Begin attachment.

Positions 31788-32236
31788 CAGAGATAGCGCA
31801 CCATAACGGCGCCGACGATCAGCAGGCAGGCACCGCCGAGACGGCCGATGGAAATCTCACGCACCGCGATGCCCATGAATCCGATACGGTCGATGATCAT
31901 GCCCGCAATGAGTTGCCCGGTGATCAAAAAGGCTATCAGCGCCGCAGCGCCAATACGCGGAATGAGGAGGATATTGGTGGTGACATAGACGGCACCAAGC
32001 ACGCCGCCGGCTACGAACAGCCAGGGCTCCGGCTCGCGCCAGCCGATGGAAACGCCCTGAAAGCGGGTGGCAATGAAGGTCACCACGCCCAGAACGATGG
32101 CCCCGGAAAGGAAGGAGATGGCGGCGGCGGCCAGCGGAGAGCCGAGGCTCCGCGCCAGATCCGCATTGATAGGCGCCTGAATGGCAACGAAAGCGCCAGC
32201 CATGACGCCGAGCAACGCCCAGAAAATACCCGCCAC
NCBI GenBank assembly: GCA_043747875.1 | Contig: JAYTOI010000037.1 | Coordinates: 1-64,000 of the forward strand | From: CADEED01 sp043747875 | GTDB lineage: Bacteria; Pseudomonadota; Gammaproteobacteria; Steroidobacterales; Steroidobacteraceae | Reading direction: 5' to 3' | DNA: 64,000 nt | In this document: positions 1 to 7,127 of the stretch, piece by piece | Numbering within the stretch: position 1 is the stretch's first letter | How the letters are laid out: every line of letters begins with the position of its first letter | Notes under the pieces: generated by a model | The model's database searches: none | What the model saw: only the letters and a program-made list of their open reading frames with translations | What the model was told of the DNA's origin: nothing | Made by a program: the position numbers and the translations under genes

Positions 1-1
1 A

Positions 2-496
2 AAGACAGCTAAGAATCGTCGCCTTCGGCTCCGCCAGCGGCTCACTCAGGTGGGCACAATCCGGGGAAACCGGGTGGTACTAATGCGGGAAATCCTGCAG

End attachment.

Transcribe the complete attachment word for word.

Positions 31788-32236
31788 CAGAGATAGCGCA
31801 CCATAACGGCGCCGACGATCAGCAGGCAGGCACCGCCGAGACGGCCGATGGAAATCTCACGCACCGCGATGCCCATGAATCCGATACGGTCGATGATCAT
31901 GCCCGCAATGAGTTGCCCGGTGATCAAAAAGGCTATCAGCGCCGCAGCGCCAATACGCGGAATGAGGAGGATATTGGTGGTGACATAGACGGCACCAAGC
32001 ACGCCGCCGGCTACGAACAGCCAGGGCTCCGGCTCGCGCCAGCCGATGGAAACGCCCTGAAAGCGGGTGGCAATGAAGGTCACCACGCCCAGAACGATGG
32101 CCCCGGAAAGGAAGGAGATGGCGGCGGCGGCCAGCGGAGAGCCGAGGCTCCGCGCCAGATCCGCATTGATAGGCGCCTGAATGGCAACGAAAGCGCCAGC
32201 CATGACGCCGAGCAACGCCCAGAAAATACCCGCCAC
NCBI GenBank assembly: GCA_043747875.1 | Contig: JAYTOI010000037.1 | Coordinates: 1-64,000 of the forward strand | From: CADEED01 sp043747875 | GTDB lineage: Bacteria; Pseudomonadota; Gammaproteobacteria; Steroidobacterales; Steroidobacteraceae | Reading direction: 5' to 3' | DNA: 64,000 nt | In this document: positions 1 to 7,127 of the stretch, piece by piece | Numbering within the stretch: position 1 is the stretch's first letter | How the letters are laid out: every line of letters begins with the position of its first letter | Notes under the pieces: generated by a model | The model's database searches: none | What the model saw: only the letters and a program-made list of their open reading frames with translations | What the model was told of the DNA's origin: nothing | Made by a program: the position numbers and the translations under genes

Positions 1-1
1 A

Positions 2-496
2 AAGACAGCTAAGAATCGTCGCCTTCGGCTCCGCCAGCGGCTCACTCAGGTGGGCACAATCCGGGGAAACCGGGTGGTACTAATGCGGGAAATCCTGCAG